Richter, Auburn's women's soccer coach, also spoke at the ceremony and said that she sees the new center as a major boost for recruiting athletes for her and other programs. "The commitment we have to our student-athletes is invaluable in the recruiting process."
Tuberville said he agreed with Richter, and added, "All of our athletes are going to be touched by this building. Mr. Lowder and I sat down a few years ago about the need to graduate our players, athletes and win championships. This is a major step. This year we were able to graduate 68 percent of our seniors in football. Our goal is 100 percent. That is almost impossible, but we have got the staff here in academics to do that and the facility. This facility is going to be outstanding."
With the NCAA adopting more stringent rules concerning athletes making progress on completing their degrees in order to be eligible to compete, it is more important than ever that they receive the best support possible, Tuberville said. "We desperately need this, especially with the new academic eligibility requirements coming up. I think it is going to be an asset to recruiting. I think it is going to be an asset to all of the athletes who come here. It is going to help them earn their degrees and that is what they are here for."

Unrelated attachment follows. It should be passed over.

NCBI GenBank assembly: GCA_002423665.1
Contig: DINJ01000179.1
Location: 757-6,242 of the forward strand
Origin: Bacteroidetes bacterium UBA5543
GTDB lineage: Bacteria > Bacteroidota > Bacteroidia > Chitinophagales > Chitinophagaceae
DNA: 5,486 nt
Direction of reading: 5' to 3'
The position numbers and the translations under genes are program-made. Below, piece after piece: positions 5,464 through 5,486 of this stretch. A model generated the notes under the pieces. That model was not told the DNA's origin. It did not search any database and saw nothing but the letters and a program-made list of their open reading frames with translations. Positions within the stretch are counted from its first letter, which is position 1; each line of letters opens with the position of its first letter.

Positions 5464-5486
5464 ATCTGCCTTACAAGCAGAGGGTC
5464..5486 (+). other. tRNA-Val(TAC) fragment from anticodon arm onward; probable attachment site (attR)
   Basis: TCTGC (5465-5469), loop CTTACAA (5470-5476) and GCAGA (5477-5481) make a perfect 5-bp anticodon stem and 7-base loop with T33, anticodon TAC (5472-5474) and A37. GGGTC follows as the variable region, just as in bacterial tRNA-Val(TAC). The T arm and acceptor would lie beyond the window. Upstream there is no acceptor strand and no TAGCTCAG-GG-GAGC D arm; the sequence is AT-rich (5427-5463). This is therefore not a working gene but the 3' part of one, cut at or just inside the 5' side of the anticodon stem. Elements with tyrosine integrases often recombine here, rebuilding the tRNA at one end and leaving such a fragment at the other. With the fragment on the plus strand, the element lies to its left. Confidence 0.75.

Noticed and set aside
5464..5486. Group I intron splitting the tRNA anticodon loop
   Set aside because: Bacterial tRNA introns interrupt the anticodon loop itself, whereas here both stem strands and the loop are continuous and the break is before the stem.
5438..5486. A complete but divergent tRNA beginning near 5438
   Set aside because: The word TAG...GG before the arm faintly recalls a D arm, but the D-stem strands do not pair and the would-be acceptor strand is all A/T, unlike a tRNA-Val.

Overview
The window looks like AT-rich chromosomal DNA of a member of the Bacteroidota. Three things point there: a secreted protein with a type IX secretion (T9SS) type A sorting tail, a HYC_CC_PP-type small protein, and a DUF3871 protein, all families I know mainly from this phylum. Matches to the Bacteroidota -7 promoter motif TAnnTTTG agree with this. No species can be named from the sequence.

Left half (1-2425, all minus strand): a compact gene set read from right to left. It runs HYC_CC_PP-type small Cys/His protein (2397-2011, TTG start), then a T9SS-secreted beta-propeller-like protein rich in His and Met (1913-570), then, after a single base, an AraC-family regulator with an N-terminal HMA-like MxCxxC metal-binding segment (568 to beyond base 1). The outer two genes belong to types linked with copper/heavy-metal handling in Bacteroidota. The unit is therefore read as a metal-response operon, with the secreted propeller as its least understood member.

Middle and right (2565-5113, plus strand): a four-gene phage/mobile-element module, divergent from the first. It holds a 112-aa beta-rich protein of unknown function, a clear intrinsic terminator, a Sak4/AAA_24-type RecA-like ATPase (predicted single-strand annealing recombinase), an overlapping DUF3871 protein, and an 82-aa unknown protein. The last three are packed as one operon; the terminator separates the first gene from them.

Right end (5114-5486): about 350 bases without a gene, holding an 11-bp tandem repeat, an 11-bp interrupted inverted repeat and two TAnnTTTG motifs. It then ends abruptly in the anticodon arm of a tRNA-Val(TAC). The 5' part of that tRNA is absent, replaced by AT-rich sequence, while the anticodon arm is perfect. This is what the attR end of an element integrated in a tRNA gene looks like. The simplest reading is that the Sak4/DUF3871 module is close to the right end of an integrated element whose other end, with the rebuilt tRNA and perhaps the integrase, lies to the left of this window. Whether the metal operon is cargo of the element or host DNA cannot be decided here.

Auburn's most successful coach sent a statement from Athens, Ga., where his men's and women's swimming teams are getting ready for this week's SEC championships. Auburn is the defending champion for both the men and women and is the defending national championship team for men and women. AU is also ranked No. 1 in the nation currently in men's and women's swimming.
"A first-rate academic building was the single largest need of the Auburn athletic department and this gift allows us to meet that need," Marsh said. "This building will directly impact student-athletes lives and aid in a successful transition from college to the professional world. It will help provide a first-rate learning experience which will allow our athletes the ability to maximize their study time. The center will be a source of pride to Auburn University. We thank the Lowders for making this center possible."
Construction on the project began in January. Starks said that he can't wait to move into the new facility after working at overcroweded offices at Sewell Hall.
"One of the greatest predictors of success for student-athletes, and students in general, is time on task," he said. "Our ability to create a variety of learning environments, and offer a variety of programming simultaneously, will allow us to increase students' time on task. To have programs and services in place is one thing, but also having the physical environment in place to support those is just as important."